If you’re into cool Porsches, you’re going to like this news. The company revealed late yesterday a collection of previously unannounced one-off concepts to the public, giving us an inside look at what could have been from the past 15 years.
The coolest car of the lot is the 919 Street, shown above. Developed in 2017 “to make the exhilarating driving experience of the LMP1 race car available to amateur drivers,” it was supposed to use the same carbon monocoque, hybrid drivetrain, and wheelbase as Porsche’s Le Mans-winning 919 hybrid, with more subdued, production-like bodywork. Unfortunately, a 1:1 clay scale model is as far as the project ever went.
Next up is the Porsche Vision Spyder. Designed just last year, it’s a modern take on the 1954 550/1500 RS Spyder, with no roof and a simplistic cockpit. There are plenty of graphics and red accents, and a cool unique roll bar piece. Like the 919, the car is an undrivable 1:1 scale model.
Then there’s the Porsche Vision Renndienst. The funkiest of the collection, it was conceived in 2018 as a “family-friendly space concept for up to six persons.” According to the company, the 1:1 model was built to show how designers could apply Porsche design DNA to a segment it doesn’t sell a car for. It’s supposed to be all-electric and have a center driver’s seating position. To us, it seems like Porsche’s take on VW’s upcoming I.D. Buzz EV bus.
Another entry into the minimalist category is the Porsche Vision 916, a modern version of the prototype from the Seventies that never saw production. This iteration, designed by an intern from Porsche’s design team in 2016, is a clay 1:1 scale model that, should it have been produced, would be powered by an all-electric drivetrain with four in-hub motors.
The stunning 904 Living Legend concept, built in 2014, uses the same carbon-fiber monocoque as the ultra-efficient Volkswagen XL1. Framed as a minimalist sports car, it has some stunning proportions, and would’ve weighed around 2000 pounds in production form thanks to a tiny, high-revving V-twin motorcycle engine—similar to VW’s Ducati-powered XL Sport concept. Unfortunately, a 1:1 scale model was the only example built.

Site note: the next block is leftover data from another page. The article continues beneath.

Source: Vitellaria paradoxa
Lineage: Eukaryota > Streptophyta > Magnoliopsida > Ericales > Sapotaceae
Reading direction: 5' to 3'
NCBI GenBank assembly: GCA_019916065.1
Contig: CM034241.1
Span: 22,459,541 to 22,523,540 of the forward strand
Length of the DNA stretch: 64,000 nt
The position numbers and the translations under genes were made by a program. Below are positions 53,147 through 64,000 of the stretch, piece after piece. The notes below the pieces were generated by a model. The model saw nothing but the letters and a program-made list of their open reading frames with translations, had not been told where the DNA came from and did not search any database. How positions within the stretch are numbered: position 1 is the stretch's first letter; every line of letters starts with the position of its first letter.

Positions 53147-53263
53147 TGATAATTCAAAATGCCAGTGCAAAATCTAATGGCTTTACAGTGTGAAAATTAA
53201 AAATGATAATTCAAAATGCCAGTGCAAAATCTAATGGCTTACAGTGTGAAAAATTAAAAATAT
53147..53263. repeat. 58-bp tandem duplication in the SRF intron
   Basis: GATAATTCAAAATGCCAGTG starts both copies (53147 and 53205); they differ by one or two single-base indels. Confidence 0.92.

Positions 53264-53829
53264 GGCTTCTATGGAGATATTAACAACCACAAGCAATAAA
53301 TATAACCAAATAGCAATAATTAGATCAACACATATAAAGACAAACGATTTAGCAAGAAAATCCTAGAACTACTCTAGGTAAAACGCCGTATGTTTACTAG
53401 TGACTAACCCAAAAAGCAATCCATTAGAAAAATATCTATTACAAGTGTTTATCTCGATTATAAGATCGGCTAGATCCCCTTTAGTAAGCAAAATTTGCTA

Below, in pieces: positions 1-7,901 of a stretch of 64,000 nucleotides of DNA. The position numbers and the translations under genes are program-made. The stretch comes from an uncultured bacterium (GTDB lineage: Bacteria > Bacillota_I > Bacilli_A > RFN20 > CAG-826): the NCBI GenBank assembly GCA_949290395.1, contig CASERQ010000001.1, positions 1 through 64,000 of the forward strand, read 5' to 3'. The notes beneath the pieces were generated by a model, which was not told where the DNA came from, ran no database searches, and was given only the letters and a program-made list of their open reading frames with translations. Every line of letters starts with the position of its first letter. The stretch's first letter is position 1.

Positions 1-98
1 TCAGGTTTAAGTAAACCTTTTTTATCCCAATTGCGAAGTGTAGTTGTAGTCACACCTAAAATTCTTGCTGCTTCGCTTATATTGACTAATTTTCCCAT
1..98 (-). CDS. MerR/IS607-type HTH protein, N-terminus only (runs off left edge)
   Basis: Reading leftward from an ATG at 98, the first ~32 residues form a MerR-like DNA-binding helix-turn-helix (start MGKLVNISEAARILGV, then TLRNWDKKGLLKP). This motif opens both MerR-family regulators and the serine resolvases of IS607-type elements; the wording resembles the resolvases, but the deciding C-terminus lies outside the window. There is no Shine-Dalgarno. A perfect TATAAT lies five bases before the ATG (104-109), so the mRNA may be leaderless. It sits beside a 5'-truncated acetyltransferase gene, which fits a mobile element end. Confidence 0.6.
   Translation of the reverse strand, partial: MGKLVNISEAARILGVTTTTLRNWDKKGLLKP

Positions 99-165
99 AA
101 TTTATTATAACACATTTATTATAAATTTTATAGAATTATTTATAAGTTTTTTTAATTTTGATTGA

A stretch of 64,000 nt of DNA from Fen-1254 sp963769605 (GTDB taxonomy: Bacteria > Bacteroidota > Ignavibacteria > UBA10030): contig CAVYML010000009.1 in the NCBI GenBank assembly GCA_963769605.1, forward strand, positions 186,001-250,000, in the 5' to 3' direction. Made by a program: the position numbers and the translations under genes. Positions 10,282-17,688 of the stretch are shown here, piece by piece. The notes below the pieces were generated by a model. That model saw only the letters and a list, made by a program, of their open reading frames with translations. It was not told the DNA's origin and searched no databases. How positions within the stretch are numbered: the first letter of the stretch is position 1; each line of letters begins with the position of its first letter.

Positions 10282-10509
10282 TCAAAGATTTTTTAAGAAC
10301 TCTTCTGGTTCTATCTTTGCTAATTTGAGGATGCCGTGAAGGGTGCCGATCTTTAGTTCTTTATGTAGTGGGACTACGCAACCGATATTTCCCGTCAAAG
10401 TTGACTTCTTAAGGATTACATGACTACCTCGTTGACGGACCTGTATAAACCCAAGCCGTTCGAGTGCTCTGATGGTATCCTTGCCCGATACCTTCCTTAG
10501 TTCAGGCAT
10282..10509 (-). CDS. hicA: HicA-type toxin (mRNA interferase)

Taking things one step further is the 906 Living Legend concept. Developed in 2005, it used the iconic Sixties racer of the same name as inspiration, but incorporated a whole collection of new design cues. According to Porsche, this was one of the cars used to inspire its current model electric model lineup.
Continuing the theme is the Le Mans Living Legend concept, first conceived in 2016. Inspired by the 78 PS, Porsche’s closed-cockpit 1953 Le Mans entry, it uses a Boxster as a base, and would’ve used a racing V-8 engine if it wasn’t just a clay model. The company says this car is the 718 GT4’s predecessor, which makes sense. Unlike the other cars in this article, we can see why Porsche didn’t initially release this car to the public—from many angles, it looks vastly similar to the Alpine A110.
According to Porsche, the idea for the 960 Vision Turismo—the basis for what would eventually become the all-electric Taycan—was discovered by accident. “When walking past, I saw a schematic representation of the Porsche 918 on a designer’s drawing board in our studio,” remembers chief designer Michael Mauer. “A line had been redrawn with a felt-tip pen to clearly show the falling contour. From the corner of my eye it looked like a rear door joint. I was astonished!” The car was the first Porsche to receive the continuous light bar design at the rear that almost all current models use today.
These are just eight of the 15 previously hidden cars Porsche has unleashed on the world through a new 328-page book called Porsche Unseen, for sale now through all major book retailers. If you or someone you know is obsessed with the world of Porsche, it’s a must-have.
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